NEW YORK (AP) — Billionaire bond investor Bill Gross has sued his former employer, Pimco, for more than $200 million for breach of contract and plotting to oust him from the firm he founded more than four decades ago.
The suit, filed Thursday in Orange County, California, alleges that Pimco executives plotted to remove Gross in an internal power struggle that eventually led to him leaving the company in September 2014.
Pimco, which is based in based in Newport Beach, California, said the lawsuit has no merit and the firm will respond in court.
The lawsuit focuses on the conflict between Gross, Mohammed El-Erian — once considered Gross' successor at Pimco — and other executives at the firm. In it, Gross contends that El-Erian wanted to move Pimco out of its traditional bond funds and into other types of investments, often with higher risk and higher returns.
After a protracted fight, El-Erian left Pimco in 2014 in what became a very public departure. He remains an economic adviser for German insurer Allianz SE, Pimco's parent company.
Gross contends that El-Erian's messy departure gave other executives the leverage to remove Gross from his positions of power, eventually leading to Gross leaving the company. He later joined the mutual fund company Janus, where billions of investment dollars followed him.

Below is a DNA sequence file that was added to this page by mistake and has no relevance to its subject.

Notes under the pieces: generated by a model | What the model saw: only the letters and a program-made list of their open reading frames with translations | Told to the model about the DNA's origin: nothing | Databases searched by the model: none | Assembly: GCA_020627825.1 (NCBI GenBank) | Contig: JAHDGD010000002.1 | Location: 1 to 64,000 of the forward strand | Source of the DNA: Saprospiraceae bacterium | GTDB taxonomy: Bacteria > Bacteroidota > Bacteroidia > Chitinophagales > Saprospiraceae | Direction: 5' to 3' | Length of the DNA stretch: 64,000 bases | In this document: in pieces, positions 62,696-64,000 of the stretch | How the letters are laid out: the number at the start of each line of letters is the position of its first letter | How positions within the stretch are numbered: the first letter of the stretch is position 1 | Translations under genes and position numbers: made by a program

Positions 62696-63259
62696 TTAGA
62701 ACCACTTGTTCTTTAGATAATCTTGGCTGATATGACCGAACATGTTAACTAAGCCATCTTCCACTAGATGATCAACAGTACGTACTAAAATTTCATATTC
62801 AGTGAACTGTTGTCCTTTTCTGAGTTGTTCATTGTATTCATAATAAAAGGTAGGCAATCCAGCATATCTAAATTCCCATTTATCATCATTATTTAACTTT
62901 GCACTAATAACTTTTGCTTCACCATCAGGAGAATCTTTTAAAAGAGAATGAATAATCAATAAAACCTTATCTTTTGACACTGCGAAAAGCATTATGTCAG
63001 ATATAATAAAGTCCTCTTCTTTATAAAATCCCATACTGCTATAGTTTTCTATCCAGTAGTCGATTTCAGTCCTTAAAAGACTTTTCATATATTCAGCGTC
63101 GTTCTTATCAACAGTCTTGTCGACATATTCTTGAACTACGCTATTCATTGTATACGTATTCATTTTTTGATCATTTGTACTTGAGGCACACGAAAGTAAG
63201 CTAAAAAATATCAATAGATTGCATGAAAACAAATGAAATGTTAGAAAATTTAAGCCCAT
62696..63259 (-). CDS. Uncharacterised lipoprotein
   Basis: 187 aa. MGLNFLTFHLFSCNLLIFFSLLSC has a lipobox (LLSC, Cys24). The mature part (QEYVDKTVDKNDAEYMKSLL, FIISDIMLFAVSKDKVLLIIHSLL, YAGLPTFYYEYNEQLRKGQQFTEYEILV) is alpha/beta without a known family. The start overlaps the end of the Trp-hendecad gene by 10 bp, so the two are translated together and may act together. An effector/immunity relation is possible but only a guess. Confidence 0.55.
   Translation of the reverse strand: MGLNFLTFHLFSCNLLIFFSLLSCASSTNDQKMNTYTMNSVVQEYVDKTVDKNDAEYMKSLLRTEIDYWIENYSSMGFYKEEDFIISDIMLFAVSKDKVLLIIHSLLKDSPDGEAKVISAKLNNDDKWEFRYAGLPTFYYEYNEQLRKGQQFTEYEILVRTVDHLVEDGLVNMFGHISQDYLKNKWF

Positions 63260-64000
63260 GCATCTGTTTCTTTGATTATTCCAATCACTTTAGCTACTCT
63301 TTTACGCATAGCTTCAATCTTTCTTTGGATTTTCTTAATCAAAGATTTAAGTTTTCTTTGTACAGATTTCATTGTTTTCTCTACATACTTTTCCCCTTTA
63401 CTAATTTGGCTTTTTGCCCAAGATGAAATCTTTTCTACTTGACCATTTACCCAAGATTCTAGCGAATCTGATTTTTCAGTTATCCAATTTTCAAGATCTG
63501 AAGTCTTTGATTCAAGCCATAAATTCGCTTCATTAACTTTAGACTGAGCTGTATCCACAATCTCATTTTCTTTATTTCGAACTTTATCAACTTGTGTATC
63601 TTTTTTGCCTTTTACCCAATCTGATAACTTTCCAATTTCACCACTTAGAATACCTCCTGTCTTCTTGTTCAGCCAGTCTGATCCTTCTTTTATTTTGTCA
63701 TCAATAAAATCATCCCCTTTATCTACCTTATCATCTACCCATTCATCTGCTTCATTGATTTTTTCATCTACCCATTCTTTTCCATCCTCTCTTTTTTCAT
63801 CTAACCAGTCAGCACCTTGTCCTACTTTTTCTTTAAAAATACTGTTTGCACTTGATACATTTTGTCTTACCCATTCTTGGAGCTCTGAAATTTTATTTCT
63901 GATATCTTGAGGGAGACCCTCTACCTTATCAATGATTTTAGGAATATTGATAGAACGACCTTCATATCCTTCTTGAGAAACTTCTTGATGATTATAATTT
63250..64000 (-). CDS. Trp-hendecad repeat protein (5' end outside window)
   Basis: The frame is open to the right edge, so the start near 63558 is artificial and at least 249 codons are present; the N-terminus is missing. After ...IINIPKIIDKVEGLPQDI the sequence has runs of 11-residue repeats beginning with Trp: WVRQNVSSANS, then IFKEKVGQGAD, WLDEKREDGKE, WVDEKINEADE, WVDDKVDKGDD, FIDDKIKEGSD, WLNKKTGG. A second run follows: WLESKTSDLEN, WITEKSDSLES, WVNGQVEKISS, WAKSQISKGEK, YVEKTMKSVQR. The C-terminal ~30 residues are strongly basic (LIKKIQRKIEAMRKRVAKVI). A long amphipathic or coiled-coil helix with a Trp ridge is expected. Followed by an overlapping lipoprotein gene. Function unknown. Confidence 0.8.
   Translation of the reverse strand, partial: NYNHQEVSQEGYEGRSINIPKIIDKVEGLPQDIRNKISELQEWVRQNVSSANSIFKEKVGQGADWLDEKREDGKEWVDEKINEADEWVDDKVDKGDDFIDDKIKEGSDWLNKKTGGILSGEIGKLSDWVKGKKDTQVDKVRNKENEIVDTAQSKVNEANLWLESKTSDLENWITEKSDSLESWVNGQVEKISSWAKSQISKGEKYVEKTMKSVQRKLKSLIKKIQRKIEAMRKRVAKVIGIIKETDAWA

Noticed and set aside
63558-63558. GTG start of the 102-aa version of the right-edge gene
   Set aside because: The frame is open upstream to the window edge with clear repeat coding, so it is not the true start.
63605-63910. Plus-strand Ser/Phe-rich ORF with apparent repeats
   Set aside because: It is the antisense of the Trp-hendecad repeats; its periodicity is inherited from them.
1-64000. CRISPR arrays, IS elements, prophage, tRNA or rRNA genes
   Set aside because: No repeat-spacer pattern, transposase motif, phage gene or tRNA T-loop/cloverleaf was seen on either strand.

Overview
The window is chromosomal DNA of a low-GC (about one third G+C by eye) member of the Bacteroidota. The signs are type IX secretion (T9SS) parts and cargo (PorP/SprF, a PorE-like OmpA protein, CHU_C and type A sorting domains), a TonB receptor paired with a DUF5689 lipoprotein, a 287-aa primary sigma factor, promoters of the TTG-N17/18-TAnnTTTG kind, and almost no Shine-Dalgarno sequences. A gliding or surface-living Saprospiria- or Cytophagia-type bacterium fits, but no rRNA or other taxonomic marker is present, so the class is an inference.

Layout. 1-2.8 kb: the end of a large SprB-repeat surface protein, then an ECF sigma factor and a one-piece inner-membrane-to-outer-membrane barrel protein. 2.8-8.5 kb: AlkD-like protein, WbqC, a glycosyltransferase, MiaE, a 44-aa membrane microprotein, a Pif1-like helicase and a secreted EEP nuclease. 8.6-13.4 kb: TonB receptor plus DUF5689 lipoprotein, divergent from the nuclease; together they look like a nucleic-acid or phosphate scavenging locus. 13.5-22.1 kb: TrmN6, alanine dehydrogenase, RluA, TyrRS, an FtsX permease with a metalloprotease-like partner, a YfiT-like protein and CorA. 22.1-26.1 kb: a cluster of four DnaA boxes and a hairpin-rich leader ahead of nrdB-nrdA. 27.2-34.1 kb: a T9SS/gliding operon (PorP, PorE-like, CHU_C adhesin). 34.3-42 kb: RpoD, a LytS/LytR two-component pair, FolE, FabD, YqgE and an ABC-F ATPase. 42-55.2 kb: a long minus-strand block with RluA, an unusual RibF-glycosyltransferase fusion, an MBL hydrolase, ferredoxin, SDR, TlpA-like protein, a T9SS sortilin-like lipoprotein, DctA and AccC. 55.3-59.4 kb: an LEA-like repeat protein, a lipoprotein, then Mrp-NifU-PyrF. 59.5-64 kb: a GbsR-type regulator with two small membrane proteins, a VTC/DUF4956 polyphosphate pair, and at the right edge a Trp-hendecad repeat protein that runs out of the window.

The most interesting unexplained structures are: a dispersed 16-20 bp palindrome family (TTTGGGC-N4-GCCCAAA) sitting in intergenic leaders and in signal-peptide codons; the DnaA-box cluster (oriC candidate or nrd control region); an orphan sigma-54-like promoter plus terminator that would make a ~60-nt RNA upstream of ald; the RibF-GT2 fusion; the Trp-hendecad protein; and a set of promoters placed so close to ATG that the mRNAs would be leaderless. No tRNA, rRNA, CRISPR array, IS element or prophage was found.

Gross founded Pacific Investment Management Co., better known as Pimco, in the 1970s. Over the years, he and Pimco would become the biggest names in fixed-income mutual funds — his face a constant presence on CNBC and other business news channels. Pimco's Total Return Fund, overseen directly by Gross, was by far the biggest bond fund with more than $300 billion in assets at its peak. The firm's success made Gross a billionaire.
In the lawsuit, Gross demands a jury trial and no less than $200 million in damages, citing a violation of his employment contract with Pimco and the compensation he would have received had he not left Pimco suddenly.
Patty Glaser, lead attorney for Bill Gross, said in a statement that all proceeds from the lawsuit will go to charity.